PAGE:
Money & Banking

Banks have not been able to check diversion of funds: SBI Chairman

Surabhi / Thomas K Thomas Mumbai | Updated on December 03, 2019 Published on December 02, 2019

Rajnish Kumar, SBI Chairman   -  BusinessLine

Rajnish Kumar says the PSB is working on strengthening the post-sanction monitoring of loans

Noting that banking is done based on trust and good faith, State Bank of India Chairman Rajnish Kumar said that one of the biggest learnings from the recent developments such as DHFL and PMC Bank is how lenders monitor the end use of funds and check diversion of funds.

“One of the most difficult aspects, whether it is for Dewan Housing Finance Corporation Ltd (DHFL) or any other corporate is that banks themselves have not been able to check the diversion of funds. It has emerged as a big problem,” he said, adding that banks have to find a way to do it.

He noted that while banks do due diligence before sanctioning loans, they cannot keep policing every account. “If that is what a bank has to do, then it will take years to lend to one account,” he said.

In an interview with BusinessLine, Kumar said that while businesses often fail due to a change in the macro-economic environment, there has to be a clear distinction of failure of business due to diversion of funds. “The biggest problem in the clean-up exercise is not using the fund for what it was meant to be...it has brought a lot of misery to corporates, promoters and banks. I hope that everybody has learnt their lessons and if the funds are used for the purpose meant to be,” said Kumar.

Terming the default by DHFL as an exception as it is not the norm for a AAA account to slip to ‘D’ or ‘junk’ overnight, Kumar, however, said that the corporate governance philosophy of the company is important and the first level of check lies with the auditor.

“I think auditors are still the best people to detect because they do a very deep dive. Rating agencies don’t do that kind of deep dive. Auditors have the first level of comfort. Banks also ask for audited balance sheet, which is a true and fair statement of affairs,” he said.

SBI has also begun to revamp its internal credit risk management architecture, which consists of pre-sanction, sanction and post-sanction, and then stressed asset and NPA recovery.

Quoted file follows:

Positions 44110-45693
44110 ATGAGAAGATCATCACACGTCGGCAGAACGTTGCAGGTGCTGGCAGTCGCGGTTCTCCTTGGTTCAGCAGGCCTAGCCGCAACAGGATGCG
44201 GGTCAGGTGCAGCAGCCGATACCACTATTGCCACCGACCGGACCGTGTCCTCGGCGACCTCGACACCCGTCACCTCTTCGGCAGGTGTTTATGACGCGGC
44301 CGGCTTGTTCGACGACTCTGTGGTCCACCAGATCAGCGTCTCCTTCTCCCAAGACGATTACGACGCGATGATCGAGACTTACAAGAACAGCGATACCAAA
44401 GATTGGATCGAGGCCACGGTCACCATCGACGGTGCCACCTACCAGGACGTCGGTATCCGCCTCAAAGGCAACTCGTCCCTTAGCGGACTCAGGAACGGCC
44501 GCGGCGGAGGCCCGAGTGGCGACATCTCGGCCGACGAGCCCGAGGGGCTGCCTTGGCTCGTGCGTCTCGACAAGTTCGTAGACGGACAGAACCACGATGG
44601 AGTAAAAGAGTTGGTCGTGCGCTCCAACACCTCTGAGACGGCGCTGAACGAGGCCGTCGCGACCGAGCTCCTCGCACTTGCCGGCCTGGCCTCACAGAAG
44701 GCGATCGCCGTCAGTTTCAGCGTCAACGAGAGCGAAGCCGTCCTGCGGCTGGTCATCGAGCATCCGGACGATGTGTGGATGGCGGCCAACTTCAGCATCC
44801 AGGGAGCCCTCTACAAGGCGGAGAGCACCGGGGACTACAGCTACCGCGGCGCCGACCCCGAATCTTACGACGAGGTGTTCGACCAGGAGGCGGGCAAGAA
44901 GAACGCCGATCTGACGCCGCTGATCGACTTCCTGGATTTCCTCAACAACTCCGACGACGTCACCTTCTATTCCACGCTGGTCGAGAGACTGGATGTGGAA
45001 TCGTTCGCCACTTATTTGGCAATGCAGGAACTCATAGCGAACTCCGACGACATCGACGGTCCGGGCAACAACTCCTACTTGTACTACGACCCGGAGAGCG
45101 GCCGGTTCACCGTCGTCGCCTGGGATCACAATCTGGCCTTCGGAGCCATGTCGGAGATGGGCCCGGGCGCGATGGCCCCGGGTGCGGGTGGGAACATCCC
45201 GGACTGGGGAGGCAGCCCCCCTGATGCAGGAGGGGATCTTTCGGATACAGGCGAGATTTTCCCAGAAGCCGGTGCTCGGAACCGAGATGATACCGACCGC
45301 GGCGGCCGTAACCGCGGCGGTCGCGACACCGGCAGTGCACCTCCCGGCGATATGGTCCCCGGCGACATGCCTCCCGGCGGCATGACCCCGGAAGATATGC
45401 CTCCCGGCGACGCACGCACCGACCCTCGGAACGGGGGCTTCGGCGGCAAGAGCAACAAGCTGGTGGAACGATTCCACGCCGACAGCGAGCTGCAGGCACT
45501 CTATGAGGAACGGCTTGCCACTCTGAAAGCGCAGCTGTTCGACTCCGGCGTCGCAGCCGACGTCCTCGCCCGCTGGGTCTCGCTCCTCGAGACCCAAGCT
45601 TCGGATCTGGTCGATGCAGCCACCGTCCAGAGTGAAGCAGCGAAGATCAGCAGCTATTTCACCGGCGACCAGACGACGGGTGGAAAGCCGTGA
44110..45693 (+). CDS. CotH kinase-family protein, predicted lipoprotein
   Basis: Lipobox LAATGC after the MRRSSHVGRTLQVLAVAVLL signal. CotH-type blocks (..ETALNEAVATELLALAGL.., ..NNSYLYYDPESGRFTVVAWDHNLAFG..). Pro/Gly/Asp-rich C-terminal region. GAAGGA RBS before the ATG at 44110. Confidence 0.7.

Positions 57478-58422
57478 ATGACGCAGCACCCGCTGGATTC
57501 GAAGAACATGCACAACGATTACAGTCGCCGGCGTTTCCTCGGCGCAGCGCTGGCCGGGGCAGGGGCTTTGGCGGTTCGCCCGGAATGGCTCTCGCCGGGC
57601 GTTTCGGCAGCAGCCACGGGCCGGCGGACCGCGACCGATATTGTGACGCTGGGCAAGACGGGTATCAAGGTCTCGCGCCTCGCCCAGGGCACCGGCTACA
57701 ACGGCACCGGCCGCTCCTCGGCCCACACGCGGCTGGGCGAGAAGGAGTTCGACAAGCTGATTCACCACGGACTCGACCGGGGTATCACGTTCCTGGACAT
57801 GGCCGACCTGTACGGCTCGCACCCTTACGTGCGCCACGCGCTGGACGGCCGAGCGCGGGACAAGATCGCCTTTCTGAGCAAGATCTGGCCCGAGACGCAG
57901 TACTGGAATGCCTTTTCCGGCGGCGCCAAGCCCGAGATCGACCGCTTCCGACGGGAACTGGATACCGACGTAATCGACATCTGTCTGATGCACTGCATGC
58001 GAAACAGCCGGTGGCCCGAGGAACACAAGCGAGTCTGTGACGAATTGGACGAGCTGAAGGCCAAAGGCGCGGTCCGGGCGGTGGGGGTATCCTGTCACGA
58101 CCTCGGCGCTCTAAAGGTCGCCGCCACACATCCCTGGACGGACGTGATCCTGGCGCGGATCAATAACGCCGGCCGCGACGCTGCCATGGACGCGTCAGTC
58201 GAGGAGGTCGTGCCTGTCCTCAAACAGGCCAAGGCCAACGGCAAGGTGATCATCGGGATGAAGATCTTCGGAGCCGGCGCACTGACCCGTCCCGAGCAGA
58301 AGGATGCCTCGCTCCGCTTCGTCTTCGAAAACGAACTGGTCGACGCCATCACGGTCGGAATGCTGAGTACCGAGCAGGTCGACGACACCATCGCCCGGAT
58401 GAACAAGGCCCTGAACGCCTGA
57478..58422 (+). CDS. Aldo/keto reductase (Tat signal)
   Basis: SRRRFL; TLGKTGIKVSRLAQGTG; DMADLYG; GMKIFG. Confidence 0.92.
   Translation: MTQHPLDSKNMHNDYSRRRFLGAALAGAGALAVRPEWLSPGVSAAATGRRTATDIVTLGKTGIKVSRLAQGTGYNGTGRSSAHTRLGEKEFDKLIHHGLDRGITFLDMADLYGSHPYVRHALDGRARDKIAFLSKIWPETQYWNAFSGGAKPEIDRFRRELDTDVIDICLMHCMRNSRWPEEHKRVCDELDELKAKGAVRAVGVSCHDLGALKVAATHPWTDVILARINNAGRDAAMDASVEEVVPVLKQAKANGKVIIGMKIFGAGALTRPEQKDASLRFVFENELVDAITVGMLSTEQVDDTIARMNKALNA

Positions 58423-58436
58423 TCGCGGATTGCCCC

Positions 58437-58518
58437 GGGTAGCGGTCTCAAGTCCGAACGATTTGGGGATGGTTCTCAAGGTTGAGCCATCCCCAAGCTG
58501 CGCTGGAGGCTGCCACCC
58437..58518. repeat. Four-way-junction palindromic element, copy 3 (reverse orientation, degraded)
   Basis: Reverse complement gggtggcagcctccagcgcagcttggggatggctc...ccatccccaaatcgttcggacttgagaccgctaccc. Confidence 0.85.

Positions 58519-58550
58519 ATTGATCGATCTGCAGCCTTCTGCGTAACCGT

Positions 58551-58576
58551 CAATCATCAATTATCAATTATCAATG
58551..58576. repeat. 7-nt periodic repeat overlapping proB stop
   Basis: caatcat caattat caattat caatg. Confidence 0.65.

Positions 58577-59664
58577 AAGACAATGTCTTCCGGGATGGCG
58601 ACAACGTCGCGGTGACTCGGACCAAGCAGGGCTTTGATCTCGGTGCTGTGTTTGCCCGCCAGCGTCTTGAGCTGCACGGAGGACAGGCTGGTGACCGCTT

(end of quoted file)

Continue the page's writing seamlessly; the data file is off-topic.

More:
Kumar said that work is going on to strengthen the post-sanction monitoring and the end use of funds.

‘H2 usually better, but more reforms needed’

Remaining optimistic about a pick-up in economic growth, Rajnish Kumar said that GDP growth in the second half of the fiscal may be better, but the government needs to undertake many more reforms, especially for infrastructure financing.

Noting that there have been regular government interventions to attract investments with steps like the reduction in the corporate tax rate and the relief for the telecom sector, Kumar told BusinessLine that a “real push” is required for infrastructure financing to bring in private investments.

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“Whatever were the issues in the first phase of the public-private partnership model need to be addressed. In the PPP model, the private investor should have a hassle-free experience.

“Unfortunately, it was not the case and many investors got stuck, so we have to bring back the confidence,” Kumar said.

Asked about State governments withdrawing power contracts, he said the sanctity of contracts in the ease of doing business is turning into a big issue. “When an investment is made, it is made on certain assumptions and then if midway they are changed, then the investor’s capability to invest further gets impacted very adversely,” he said.

On economic growth, Kumar said that indicators like GST collections had showed an improvement in October.

“That was September quarter... We are in the busy season... generally the second half is better. But a lot of investment is required to push the growth rate to what we hope it will be,” he said.

Published on December 02, 2019
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